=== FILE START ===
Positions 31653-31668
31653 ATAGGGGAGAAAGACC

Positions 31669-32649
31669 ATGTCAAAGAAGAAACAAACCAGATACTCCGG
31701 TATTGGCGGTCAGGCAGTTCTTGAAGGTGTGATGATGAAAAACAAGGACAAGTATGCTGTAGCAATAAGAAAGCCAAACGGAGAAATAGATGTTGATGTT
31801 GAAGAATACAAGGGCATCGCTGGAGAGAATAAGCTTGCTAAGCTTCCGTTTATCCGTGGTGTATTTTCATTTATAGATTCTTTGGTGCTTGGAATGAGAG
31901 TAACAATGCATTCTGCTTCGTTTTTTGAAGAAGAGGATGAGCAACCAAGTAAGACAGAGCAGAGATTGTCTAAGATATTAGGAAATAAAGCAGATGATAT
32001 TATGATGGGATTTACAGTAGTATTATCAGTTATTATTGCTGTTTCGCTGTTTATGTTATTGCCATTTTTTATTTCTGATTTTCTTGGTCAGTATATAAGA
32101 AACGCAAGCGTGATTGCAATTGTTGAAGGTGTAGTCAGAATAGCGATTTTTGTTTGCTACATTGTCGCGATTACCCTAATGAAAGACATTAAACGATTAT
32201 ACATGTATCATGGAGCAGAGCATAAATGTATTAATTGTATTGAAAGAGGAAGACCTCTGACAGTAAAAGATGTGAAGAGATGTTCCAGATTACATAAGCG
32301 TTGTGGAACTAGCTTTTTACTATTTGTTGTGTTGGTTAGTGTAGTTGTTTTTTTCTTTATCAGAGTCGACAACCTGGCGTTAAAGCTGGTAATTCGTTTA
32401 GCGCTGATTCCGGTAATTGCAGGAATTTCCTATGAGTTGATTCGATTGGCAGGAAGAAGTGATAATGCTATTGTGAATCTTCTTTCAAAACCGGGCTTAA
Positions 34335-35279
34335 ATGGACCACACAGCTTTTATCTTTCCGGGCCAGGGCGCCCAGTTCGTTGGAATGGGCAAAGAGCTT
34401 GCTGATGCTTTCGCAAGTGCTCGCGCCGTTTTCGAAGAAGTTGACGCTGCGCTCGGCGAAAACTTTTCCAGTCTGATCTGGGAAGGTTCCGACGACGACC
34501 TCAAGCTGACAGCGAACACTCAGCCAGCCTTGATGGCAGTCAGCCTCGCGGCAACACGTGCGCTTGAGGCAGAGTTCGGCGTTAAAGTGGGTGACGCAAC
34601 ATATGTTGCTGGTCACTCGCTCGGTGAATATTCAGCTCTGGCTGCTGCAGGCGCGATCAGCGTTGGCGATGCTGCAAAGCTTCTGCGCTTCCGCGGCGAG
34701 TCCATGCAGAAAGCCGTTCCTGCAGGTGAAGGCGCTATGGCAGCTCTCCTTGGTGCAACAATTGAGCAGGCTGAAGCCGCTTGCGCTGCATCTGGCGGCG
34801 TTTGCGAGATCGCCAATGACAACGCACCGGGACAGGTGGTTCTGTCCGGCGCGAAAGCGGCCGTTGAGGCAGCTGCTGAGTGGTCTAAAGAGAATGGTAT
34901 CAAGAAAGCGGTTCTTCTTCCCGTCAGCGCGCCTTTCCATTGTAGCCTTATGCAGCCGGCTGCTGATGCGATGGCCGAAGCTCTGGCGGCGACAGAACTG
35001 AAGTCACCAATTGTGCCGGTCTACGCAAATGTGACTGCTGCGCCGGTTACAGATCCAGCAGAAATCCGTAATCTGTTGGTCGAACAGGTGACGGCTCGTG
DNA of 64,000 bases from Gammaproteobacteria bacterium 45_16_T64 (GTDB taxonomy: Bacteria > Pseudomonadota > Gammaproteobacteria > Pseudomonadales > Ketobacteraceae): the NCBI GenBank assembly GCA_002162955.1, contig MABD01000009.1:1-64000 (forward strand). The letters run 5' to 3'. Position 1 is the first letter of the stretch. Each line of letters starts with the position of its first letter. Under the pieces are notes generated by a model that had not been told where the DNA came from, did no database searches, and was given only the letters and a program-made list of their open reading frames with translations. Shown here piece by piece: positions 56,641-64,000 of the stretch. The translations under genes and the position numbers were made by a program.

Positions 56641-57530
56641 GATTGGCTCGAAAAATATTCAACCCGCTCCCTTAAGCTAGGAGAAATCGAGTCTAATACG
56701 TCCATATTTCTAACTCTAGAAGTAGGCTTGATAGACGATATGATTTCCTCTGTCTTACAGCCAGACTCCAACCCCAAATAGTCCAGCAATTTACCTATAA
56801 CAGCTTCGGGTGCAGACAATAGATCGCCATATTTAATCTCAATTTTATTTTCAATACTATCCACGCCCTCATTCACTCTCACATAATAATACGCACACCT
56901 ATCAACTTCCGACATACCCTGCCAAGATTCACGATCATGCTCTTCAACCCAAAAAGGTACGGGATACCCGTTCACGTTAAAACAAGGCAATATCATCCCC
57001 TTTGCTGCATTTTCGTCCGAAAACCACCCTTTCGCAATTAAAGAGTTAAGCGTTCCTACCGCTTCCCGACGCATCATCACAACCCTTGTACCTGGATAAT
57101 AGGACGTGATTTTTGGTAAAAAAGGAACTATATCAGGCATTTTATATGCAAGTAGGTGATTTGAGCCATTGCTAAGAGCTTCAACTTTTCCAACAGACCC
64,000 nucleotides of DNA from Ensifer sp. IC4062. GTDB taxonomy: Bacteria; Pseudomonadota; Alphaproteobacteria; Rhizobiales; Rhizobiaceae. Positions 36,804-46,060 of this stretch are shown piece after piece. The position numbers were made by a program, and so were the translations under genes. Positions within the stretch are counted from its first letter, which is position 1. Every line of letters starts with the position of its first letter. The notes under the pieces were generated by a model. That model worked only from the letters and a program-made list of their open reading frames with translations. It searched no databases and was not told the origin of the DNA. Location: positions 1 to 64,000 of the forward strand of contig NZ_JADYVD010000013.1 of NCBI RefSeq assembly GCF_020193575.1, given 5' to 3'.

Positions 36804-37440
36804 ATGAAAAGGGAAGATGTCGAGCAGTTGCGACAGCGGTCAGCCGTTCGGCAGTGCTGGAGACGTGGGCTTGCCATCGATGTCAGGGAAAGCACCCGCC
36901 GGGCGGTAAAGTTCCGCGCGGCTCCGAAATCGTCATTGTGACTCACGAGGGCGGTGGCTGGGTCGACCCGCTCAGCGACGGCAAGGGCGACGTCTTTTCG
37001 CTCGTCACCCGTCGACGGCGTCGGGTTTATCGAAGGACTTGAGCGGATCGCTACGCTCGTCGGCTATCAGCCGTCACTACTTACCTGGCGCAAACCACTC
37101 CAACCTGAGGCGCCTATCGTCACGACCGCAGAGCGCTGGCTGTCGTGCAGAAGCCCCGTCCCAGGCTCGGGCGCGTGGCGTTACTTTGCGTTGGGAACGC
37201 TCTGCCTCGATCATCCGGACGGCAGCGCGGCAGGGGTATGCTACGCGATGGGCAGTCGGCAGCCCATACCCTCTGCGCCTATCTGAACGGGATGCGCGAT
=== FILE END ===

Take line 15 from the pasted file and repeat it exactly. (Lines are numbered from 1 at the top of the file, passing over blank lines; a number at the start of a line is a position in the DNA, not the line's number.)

34401 GCTGATGCTTTCGCAAGTGCTCGCGCCGTTTTCGAAGAAGTTGACGCTGCGCTCGGCGAAAACTTTTCCAGTCTGATCTGGGAAGGTTCCGACGACGACC